A quick introduction: A friend of mine, Nathan Staines, wanted to pick my brains regarding this mythical beast known as ‘Version Control’. His company had requested its staff to install Dreamweaver for the check-in/check-out feature. Nathan, being wise beyond his years, knew there was an alternative. A better alternative. He pitched me a few questions and I’ve tried my best to answer them.
Why Version Control? – a.k.a Convincing the Boss
“… I was hoping you could point me in the right direction as to how I’d go about convincing them to use something like Git or SVN as a better solution.”
While I’ve sworn off Dreamweaver for life and, hence, don’t know the details of its check-in/check-out feature, I can guarantee that Git/SVN is a better solution. However, they’re also much harder to learn. While I’m personally a fan of Git over SVN, it isn’t for the faint-hearted. You may have seen Andy Clarke’s recent moan and, stubborn though he may be, his views mirrored the cries of many others.
In Nathan’s particular circumstance, I’d recommend SVN. Purely because it has superior Mac GUIs, (Versions, Cornerstone), a shallower learning curve, and is built to run from an externally hosted set of files (repository) making the concept of checking out files and committing changes easier to grasp initially. Windows has TortoiseSVN which integrates straight into menu system. Though, personally, I’m not a fan.
Git does have a similarly good GUI en-route (Git Tower), but it’s currently in Beta, and still trickier to fathom than, say, Versions. Windows has, wait for it… TortoiseGit!, which is also still in development. You can of course use the command line for either, and you’ll see later that for Git, I prefer it.
For either version control system you’ll need a central repository for each project member to access. SVN has Beanstalk and Git has Github. There are others, but I’ve found those two to be the best so far. If you have a capable web developer, or server admin in your midst, they can set up repositories for free on a local server. But often you then can’t access them from outside the building.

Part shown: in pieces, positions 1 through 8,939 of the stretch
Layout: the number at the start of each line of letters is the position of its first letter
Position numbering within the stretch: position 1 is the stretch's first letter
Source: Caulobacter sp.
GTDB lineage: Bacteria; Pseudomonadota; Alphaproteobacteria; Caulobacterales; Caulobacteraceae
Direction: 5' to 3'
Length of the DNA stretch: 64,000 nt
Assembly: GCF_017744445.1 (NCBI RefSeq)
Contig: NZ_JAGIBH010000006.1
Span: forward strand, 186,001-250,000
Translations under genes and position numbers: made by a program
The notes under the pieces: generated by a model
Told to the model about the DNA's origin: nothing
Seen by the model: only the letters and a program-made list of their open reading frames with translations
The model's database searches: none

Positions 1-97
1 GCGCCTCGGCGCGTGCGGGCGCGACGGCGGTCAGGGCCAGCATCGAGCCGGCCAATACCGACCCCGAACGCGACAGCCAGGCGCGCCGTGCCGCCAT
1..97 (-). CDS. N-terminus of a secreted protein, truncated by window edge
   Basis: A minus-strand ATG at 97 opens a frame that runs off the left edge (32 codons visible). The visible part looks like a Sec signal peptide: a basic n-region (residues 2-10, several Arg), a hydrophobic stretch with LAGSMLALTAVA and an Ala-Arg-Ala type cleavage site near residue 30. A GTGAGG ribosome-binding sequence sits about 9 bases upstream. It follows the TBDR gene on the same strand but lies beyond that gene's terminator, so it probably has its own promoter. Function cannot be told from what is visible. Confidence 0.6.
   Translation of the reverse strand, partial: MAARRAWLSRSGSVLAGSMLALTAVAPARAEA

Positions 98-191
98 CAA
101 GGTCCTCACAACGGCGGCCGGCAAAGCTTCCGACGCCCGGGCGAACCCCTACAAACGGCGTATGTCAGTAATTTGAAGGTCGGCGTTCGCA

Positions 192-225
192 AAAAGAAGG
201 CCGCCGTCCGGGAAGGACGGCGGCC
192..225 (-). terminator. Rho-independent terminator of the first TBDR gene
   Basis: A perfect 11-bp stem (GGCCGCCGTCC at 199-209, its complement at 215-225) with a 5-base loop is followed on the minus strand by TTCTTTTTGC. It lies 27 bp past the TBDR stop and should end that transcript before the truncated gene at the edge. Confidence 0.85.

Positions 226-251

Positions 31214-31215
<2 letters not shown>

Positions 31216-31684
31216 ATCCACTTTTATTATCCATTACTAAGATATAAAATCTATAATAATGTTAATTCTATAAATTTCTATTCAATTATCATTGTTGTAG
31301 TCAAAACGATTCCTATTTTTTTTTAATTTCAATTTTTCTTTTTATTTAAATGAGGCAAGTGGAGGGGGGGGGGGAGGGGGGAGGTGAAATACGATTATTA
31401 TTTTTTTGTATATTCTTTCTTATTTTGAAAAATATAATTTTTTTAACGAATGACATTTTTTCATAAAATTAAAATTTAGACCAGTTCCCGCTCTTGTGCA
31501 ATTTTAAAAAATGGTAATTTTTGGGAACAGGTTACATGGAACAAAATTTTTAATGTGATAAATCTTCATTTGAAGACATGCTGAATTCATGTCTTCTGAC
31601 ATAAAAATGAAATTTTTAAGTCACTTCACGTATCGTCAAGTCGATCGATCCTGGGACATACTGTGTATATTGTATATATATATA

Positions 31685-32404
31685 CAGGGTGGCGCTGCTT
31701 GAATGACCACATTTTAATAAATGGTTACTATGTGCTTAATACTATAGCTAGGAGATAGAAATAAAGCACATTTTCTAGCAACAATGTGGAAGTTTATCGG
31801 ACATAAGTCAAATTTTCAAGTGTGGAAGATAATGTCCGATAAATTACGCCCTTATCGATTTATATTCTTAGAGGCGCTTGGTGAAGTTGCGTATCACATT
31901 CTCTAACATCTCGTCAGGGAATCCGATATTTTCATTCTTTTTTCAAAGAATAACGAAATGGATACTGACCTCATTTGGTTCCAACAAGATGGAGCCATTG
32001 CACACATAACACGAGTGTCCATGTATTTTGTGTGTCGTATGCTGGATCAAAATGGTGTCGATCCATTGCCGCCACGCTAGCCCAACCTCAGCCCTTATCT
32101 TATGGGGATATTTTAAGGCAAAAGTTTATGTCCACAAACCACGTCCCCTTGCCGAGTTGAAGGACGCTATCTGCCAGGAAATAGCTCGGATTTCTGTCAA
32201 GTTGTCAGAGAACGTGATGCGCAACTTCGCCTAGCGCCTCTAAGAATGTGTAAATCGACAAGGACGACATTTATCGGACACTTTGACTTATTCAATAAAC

I imagine Dreamweaver’s check-in system works on the premise of monitoring files modified in a central location, and simply updates files on each machine when it changes on another, kind of like Dropbox. However, version control typically stores changes, as opposed to the files themselves, except in the case of binary files, such as images. So, at every step of the way, you have a trail of amends made to each file from the moment they were initially checked in, allowing easy reverting to an earlier revision, or grabbing some long lost code fragments previously overwritten and bringing that into your current file. The number and frequency of these changes depends on how often ‘commits’ are made.
The power of version control comes from features like ‘branching’. If you plan on trying something new and quite different, you can create a testing branch and make whatever changes you like, which prevents you from polluting the main branch with broken/untested code that could break the website, allowing you to merge new features later when you’re sure it all works.
“Can you use Git to control an entire website, or is it more useful for smaller projects like themes and frameworks?”
You can put anything you like under version control, but text files use the least space, and allow merging of changes between files. Binary files like images are just versioned as whole files because otherwise the merging process would create some very bizarre and undesired results. In all situations I’ve used version control, it’ll be a repository per whole website, whether that’s a Rails or Django project, or a WordPress site.
Git or SVN?